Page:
How the BAD GUYS Get In: 22+ CyberAttack Vectors


How the BAD GUYS Get In: 22+ CyberAttack Vectors

by Lauren Cahn

Cyber attacks increasingly threaten businesses, and the attack vectors continue to proliferate even as we speak. Here are 22 (and counting) you’ll want to consider right now:


Malware is any malicious code introduced into a computer system for the purpose of compromising the system’s integrity. Malware can steal or delete system data outright, modify system functionality, hijack systems for the purpose of extracting financial ransom, and even track the activities of system users. Malware attacks, which account for at least 28% of all data breaches1, can be introduced into a system via:

  • The installation of software and system patches by a system user or administrator
  • Malicious websites accessed by system users
  • Emails containing malicious attachments intended to be downloaded by a system user
  • Other forms of hacking

Social engineering

Social engineering is the manipulation of a system user into performing an action that reveals sensitive data stored on the system or otherwise compromises the integrity of the system. Social engineering attacks account for at least 33% of all data breaches. Social engineering attack vectors can include:

  • Emails with malicious attachments
  • Emails containing links to malicious websites
  • Phishing scams (emails requesting, cajoling, or even demanding the user provide sensitive information to the sender, including system login credentials)

Physical theft and loss of enterprise devices

Whether we’re talking about desktops, laptops, tablets, smartphones, hard drives or other devices that contain system data, the rule of thumb is that if it isn’t padlocked, it’s safe to assume it can be lost or stolen. Once stolen (or lost), even if a device is password protected, it’s not necessarily impenetrable. An unlocked device that connects to an enterprise system is no different from an unlocked door to a house.

Abuse of privilege

At least 30% of all data breaches are caused by individuals working from inside an organization. About half are accidental; the other half are intentional abuses of privilege. As Forbes puts it2, “If you thought hackers were your biggest security risk, think again. Internal attacks are among the top threats, partially because it’s incredibly easy for people who already have access to sensitive data to abuse it.” Internal attackers can include:

  • Disgruntled employees
  • Employees who have already been terminated but have not yet relinquished their system credentials
  • Employees and other insiders looking for ill-gotten gain (this includes insiders planted by outsiders)

Insider negligence

The other half of data breaches caused by insiders to an organization are inadvertent, including executives and even members of the C-suite. We’re talking human error here, including:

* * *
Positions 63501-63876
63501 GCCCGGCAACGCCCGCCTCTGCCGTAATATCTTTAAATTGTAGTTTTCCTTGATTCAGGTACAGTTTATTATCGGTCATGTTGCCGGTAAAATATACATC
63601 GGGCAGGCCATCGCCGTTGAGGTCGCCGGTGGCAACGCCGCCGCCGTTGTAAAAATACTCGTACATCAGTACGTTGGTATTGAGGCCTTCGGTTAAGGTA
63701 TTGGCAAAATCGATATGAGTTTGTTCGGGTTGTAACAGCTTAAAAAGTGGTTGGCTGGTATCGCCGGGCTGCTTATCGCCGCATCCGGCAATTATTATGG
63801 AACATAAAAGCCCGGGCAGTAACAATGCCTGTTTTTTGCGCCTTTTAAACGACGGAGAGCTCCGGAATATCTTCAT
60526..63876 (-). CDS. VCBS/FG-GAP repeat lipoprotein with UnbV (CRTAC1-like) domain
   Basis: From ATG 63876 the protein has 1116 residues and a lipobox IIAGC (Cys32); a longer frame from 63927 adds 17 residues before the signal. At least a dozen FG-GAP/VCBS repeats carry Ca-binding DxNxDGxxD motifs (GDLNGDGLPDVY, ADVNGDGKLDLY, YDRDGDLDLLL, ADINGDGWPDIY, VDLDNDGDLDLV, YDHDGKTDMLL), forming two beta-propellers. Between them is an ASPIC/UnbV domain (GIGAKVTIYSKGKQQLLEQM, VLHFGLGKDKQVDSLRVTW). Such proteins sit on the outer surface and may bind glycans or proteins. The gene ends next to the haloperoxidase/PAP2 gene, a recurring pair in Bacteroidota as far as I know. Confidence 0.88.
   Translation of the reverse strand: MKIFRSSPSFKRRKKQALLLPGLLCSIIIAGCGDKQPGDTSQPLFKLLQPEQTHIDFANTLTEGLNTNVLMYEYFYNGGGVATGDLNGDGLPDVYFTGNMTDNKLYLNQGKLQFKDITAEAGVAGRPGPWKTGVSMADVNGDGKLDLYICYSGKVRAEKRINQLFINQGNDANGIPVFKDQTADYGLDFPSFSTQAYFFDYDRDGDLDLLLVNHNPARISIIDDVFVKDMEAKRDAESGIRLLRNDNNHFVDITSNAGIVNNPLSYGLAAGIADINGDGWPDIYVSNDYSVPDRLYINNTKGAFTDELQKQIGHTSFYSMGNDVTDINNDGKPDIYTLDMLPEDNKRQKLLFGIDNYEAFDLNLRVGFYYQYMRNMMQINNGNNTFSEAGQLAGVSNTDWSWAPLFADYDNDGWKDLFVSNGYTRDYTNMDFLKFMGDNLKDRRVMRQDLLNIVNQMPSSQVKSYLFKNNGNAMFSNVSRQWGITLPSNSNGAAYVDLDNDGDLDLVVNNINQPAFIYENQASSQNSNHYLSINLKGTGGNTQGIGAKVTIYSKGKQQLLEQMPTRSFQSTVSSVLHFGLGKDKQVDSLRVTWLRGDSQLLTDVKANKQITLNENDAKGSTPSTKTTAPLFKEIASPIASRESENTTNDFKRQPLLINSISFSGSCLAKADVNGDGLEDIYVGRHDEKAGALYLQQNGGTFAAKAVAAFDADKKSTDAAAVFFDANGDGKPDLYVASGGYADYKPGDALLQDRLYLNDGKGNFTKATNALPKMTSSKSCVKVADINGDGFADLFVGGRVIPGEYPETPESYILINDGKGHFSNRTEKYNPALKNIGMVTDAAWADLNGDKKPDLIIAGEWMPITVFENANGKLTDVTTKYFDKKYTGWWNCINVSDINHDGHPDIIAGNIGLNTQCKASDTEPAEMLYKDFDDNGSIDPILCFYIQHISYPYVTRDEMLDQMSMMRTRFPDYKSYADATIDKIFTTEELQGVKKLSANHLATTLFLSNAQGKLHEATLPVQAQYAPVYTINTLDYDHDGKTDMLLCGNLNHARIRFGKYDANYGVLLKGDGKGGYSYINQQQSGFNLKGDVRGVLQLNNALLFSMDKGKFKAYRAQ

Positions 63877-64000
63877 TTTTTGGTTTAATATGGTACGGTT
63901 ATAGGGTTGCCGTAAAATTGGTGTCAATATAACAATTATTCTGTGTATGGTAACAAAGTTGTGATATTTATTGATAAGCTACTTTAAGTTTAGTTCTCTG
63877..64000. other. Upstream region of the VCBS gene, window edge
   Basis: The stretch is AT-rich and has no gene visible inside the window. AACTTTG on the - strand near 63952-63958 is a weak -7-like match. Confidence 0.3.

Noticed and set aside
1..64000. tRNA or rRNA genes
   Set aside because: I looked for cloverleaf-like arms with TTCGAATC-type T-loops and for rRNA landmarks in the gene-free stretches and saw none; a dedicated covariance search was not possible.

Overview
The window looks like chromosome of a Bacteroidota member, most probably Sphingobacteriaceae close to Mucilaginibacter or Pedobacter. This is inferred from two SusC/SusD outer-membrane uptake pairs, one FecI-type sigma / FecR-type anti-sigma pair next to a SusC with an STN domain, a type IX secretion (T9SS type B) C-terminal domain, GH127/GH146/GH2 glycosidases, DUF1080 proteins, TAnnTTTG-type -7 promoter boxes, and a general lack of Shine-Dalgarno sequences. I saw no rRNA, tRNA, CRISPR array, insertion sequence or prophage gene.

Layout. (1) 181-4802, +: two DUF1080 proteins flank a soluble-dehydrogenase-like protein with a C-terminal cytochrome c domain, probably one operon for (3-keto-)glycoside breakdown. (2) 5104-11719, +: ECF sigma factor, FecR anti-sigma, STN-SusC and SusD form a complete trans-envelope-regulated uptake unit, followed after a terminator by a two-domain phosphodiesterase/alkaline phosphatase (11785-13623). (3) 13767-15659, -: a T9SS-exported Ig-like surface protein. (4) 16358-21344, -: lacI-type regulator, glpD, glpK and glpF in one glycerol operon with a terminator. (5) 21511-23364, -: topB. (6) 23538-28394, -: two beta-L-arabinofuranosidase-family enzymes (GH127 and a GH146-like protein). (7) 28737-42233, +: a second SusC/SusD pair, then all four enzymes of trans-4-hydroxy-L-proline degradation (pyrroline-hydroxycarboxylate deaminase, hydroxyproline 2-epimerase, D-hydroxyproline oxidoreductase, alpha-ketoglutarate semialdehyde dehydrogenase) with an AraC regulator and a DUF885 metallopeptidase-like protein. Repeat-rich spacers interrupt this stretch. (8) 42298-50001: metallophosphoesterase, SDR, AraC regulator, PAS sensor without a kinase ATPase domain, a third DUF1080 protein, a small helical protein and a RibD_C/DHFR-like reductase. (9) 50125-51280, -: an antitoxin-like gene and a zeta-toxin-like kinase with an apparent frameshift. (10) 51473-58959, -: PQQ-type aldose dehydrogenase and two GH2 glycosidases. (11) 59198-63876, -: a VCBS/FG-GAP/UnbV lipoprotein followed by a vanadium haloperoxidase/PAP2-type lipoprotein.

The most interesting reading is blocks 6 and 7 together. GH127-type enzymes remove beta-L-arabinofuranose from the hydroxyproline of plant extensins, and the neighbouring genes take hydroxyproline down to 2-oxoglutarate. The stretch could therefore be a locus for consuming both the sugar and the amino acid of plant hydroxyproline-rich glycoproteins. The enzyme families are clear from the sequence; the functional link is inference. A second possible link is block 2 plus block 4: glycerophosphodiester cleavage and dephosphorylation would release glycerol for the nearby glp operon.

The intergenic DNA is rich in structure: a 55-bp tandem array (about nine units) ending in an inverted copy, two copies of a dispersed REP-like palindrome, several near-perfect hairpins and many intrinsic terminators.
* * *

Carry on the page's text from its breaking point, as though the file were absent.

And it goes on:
• Weak passwords
  • The “coffee-shop problem” (using public networks to run enterprise programs containing sensitive data)
  • Sending sensitive information to the wrong recipient
  • Sharing system credentials
  • Inadvertently downloading malware
  • Falling for social engineering attacks
  • Failure of an individual or a system administrator to apply software patches and coding/configuration errors (such that information intended to be confidential becomes internet-facing and/or searchable on the web)
  • Misconfiguration of devices /badly implemented changes

Use and misuse of personal devices

Many workplaces (including Exela’s own MegaCenters) ban the use of personal data-storing devices. The goal is not to keep employees from spending their work hours checking Facebook, but rather to eliminate an easily controllable security vulnerability. A personal device on which enterprise data is stored might as well be an enterprise device—except that it’s far less secure because the enterprise has far less control over it. And like an enterprise device, when unlocked, it becomes an open door into the enterprise’s systems and data.

Cloud vulnerabilities

If it weren’t for the cloud, using multiple devices, both professional and personal, wouldn’t be nearly as seamless. The cloud allows you to access enterprise data wherever you go on any device that’s capable of accessing the cloud. In fact, many of Exela’s solutions are cloud-enabled for just that reason. But we provide our cloud-enabled solutions with confidence because ours are built “and function in accordance with” the high standards of security noted here. Not all cloud storage comes with that level of encryption or authentication, and so, like the personal devices on which the cloud is accessed, the cloud has the potential to become an open door through which the “bad guys” can enter.

Third party providers

The more third party service providers your enterprise uses, the more opportunities that exist for security gaps and glitches. Whatever systems you connect to theirs become subject to their system vulnerabilities—not just technological but human. This is one reason why a single-provider model is advantageous in digital transformation initiatives.

For each attack vector, there are best practices to avoid breaches. We’ll be discussing those best practices in the weeks ahead, as well as how keeping those bad guys out is a business priority at Exela and other of-the-moment security topics. If you missed the earlier posts in this series on cyber security, you can catch up here on:

Gotta read it all now? You can download the entire series as a flipping-book here.

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